Like Nadia, we’re drawn into her father’s alternating states of misery and jubilation as his young, mercenary wife, both abuses and thrills him with her flirtatious and calculating ways. Just when you think she’s the “slut” and “gold-digger” the eldest sister, Vera, is persuaded she is, the book also exposes the pathos and hardship that faces those who are displaced – through war, politics and Otherness. Moving back in time to war-time Europe, we’re given insights into what faced inhabitants of occupied countries; the horror of camps, of having loved ones torn from your side and the constant fear that becomes a part of life – fear of loss, of dreams unfulfilled and so much more.

Having experienced this herself (indirectly – Nadia was a peace-time baby who nonetheless witnessed what the war did to her family and became an immigrant too) and through her family who suffered greatly and quietly during the war, Nadia is able to view Valentina and her actions differently to most. Seguing from anger to empathy, the sociologist in her struggles to understand, not only Valentina, but her father and sister and later, the other besotted and desperate characters who Valentina, as her marriage deteriorates, drags into their lives.

Running parallel to all the emotional and psychological chaos of the present is not only the upheavals and horror of the past, but the ordered and academic work that the father works on – the history of tractors. Functioning as analogous to the main narrative, it takes the reader through the glory of agriculture, the boons that technology offered, the abilities of humans to create and harness the power such technology and the ability to control nature offered, but also the huge dangers that lie in succumbing to progress without balance. It also offers a cautionary tale about the seductions of the West – something the Ukrainian refugees know all too well.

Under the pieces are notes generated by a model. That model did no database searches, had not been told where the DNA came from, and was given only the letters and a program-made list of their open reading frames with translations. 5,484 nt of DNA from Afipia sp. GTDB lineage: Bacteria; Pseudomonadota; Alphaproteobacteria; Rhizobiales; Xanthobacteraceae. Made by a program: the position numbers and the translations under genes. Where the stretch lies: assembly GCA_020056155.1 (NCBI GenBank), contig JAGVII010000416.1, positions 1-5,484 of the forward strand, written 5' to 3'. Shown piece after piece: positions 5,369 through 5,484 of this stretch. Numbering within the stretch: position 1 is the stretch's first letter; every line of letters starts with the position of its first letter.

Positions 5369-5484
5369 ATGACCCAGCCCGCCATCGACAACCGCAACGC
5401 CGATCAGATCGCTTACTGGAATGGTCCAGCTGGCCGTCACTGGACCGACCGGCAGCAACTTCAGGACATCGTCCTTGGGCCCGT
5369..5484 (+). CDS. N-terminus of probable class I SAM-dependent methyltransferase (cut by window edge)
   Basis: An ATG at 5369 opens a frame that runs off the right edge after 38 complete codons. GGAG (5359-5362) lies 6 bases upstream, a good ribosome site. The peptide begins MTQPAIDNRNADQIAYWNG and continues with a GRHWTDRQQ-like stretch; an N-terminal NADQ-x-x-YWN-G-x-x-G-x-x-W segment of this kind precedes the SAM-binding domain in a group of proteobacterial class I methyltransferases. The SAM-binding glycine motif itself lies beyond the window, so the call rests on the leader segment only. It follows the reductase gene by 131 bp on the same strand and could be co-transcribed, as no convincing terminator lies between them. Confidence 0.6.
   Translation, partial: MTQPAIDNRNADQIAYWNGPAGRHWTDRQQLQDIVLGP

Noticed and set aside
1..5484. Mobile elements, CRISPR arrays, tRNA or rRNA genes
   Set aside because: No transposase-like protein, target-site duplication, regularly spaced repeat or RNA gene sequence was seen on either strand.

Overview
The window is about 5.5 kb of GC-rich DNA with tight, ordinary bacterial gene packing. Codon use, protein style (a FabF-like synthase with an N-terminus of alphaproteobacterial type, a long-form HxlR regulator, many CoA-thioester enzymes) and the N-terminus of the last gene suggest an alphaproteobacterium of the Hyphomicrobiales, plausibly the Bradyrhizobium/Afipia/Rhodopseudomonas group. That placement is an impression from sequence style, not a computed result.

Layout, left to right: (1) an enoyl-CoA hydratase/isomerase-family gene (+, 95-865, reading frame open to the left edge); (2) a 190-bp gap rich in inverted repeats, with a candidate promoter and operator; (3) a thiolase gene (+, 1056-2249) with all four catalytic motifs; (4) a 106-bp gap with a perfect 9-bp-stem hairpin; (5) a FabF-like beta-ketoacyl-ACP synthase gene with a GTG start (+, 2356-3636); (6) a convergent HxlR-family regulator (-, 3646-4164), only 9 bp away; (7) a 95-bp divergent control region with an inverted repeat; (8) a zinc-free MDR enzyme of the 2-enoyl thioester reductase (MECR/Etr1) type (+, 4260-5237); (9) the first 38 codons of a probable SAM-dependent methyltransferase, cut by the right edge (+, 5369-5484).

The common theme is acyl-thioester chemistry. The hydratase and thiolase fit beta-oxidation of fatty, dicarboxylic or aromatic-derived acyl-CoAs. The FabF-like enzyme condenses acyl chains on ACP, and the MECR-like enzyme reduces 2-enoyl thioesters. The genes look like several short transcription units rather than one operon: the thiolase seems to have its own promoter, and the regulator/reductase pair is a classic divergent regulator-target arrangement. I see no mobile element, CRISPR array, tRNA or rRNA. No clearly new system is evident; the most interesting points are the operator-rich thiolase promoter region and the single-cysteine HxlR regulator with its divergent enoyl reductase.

The book is also about families, old age, tenderness, love, the ties that bind even when we don’t want them too. It’s about loss, forgiveness and the capacity to both remember and forget. It’s about passion, compassion and human’s dreadful facility for cruelty – even the unintended kind.

Delightful, moving, funny and utterly unforgettable, A Short History is a book that will resonate with me for a long time to come.